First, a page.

Students Return to School Buildings Full Time

Students Return to School Buildings Full Time

Jacqueline Kim, Managing Editor

Entering the school building instills a sense of nostalgia within me, one that is both familiar and strange. Students fill the hallways, talking excitedly with friends or speeding to their next period classes. Within classrooms, desks are filled by students, and teachers stand lecturing by the SmartBoards. Above all, there is the sense of intimacy and welcome that was absent all of last school year and the abruptly ended year before. Computer screens no longer divide classrooms and desk shields no longer blockade students within the spans of their own desks. Instead, the building feels normal. Yes, the long awaited normalcy has finally arrived.

This month, Tenafly schools returned to fully in-person schedules. Following Governor Murphy’s statement that all New Jersey schools would return fully in person in the fall, the Tenafly schools have brought all students and staff back into the district’s seven buildings to follow through with normal year schedules. At the high school, days now extend until 3:11 p.m., including lunch periods between morning and afternoon classes. Although students are still required to wear masks within school, we have returned to near normal programming.

I, myself, am returning to school after a virtually virtual sophomore year. After having my freshman year abruptly cut short, and then enduring my sophomore year Zoom class after Zoom class, I’ve finally returned to the physical classrooms for my junior year. Although I attended in-person school for the first full week of my sophomore year, I only now feel fully in school as we are now finally without the need for desk shields, excessive concern for Covid, and shortened school schedules. Walking through hallways and attending classes now, it feels as if the last year of struggle never even happened, apart from the renewed sense of gratitude I feel now.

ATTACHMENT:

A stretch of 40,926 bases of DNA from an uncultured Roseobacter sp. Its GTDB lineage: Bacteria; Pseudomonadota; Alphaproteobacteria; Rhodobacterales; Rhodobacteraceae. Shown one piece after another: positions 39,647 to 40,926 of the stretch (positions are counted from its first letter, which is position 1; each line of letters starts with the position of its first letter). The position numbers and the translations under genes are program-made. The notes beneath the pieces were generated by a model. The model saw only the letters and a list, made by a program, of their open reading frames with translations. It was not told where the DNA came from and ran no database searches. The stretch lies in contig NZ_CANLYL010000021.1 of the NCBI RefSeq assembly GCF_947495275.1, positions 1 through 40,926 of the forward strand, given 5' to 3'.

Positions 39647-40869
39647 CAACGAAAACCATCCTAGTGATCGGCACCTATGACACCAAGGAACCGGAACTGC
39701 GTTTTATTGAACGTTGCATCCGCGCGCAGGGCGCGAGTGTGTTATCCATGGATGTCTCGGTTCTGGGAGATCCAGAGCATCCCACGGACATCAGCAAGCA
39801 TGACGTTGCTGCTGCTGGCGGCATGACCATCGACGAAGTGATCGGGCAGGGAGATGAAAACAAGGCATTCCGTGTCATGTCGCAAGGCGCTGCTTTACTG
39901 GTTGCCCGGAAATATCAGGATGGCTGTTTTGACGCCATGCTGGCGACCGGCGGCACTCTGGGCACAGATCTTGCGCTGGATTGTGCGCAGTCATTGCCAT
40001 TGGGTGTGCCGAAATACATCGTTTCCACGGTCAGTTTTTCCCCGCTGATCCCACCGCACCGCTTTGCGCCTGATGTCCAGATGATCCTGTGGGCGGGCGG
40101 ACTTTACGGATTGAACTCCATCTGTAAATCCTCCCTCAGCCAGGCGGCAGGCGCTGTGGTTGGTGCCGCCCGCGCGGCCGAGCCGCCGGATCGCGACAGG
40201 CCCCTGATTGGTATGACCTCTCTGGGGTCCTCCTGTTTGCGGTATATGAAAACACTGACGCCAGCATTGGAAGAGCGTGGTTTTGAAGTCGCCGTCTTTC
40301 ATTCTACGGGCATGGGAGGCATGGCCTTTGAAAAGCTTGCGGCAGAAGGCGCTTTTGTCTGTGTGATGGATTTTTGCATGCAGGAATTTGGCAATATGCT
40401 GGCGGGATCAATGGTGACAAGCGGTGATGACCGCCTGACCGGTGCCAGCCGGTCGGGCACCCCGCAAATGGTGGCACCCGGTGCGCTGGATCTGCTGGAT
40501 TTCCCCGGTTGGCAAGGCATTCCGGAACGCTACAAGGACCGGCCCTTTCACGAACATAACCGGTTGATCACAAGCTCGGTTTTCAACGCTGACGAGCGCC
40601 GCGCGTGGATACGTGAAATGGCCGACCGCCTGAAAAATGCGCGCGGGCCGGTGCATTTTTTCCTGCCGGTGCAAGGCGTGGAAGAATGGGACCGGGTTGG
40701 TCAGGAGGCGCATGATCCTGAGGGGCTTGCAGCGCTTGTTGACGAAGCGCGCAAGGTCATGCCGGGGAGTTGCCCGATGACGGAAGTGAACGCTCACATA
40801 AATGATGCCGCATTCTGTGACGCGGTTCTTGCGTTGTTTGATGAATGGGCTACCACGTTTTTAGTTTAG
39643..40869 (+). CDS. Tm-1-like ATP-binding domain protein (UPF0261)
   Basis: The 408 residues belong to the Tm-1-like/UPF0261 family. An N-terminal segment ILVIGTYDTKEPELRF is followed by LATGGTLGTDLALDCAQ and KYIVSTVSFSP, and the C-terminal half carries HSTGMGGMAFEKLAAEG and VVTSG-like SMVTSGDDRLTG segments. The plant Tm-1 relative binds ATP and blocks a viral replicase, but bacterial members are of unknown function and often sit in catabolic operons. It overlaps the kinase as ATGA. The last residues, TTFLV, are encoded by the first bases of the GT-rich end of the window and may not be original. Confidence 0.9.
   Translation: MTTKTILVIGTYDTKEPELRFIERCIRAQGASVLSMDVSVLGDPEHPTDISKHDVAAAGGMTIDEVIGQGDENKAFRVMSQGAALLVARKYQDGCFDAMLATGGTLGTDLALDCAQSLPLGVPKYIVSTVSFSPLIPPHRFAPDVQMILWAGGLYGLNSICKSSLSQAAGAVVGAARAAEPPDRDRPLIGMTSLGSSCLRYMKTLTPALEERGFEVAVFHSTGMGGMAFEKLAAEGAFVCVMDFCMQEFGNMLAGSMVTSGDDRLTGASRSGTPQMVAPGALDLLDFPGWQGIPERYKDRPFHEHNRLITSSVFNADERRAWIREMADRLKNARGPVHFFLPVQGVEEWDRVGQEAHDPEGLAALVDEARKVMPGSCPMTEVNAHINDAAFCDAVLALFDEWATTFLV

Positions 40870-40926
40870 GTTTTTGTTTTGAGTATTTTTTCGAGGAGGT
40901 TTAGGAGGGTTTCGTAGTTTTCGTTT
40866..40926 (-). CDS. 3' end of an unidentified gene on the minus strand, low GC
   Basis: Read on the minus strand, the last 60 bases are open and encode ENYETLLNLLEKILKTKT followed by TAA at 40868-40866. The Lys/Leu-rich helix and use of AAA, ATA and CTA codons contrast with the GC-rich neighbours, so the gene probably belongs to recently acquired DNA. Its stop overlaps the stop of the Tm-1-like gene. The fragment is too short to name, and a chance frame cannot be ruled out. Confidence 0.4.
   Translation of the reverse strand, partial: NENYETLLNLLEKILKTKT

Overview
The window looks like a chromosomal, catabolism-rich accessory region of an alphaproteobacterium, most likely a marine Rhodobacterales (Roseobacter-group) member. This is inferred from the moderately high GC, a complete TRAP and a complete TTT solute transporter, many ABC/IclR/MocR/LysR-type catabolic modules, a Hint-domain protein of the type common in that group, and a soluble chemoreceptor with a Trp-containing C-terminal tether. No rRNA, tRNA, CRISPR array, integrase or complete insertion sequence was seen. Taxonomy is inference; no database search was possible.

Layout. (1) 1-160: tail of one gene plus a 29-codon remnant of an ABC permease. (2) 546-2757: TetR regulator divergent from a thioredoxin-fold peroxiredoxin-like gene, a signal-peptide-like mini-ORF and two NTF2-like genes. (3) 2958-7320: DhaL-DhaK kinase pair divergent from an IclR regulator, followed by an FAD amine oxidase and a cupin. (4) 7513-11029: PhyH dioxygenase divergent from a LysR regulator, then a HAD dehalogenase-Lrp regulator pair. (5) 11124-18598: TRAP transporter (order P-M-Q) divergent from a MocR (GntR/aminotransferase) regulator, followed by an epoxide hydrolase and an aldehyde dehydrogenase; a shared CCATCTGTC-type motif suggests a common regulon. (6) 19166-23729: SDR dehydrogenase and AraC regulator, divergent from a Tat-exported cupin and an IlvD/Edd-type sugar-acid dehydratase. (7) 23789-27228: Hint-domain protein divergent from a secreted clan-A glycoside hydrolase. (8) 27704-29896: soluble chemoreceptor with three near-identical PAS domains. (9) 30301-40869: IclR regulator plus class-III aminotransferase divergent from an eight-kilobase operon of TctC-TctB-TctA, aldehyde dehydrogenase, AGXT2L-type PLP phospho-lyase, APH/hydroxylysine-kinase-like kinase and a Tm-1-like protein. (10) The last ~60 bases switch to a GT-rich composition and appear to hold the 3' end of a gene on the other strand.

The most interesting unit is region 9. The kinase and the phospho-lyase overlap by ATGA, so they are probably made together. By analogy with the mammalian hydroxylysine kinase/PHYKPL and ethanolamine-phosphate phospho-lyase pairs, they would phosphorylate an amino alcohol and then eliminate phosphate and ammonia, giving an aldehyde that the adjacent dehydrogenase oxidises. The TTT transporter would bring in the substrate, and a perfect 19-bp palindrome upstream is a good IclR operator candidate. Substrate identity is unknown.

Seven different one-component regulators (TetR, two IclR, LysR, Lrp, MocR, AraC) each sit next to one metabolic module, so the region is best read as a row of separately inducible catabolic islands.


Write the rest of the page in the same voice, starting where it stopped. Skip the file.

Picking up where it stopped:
Although, at first, back in March of 2020, the prospects of having two weeks off of school sounded like some sort of undeserved miracle, I think we’ve all come to miss school, especially as it resumed several months through Zoom. Despite the advantages of being able to sleep in, eat through classes, and breeze through periods with the touch of a mousepad, it simply wasn’t the same. Returning to school now, I’m able to appreciate many of the little things I’d taken for granted before. Simply walking through the hallways and seeing familiar faces, visiting my locker, being able to sit at a desk––these are all small excitements that add to the experience of high school.

In addition to this, being in school really does engender the feeling of being in school. I can hardly recount my sophomore year and what I’ve learned, but being in the building has returned to me a sense of busyness and productivity, virtues that had been lost in the translation of a virtual computer screen. And while this may not apply to all, I’ve found an incredible appreciation for learning, as we’ve been deprived of the authentic “classroom-experience” for too long. Despite the struggles that are sure to come along with my junior year, I feel an overwhelming amount of hope and excitement for the year to come.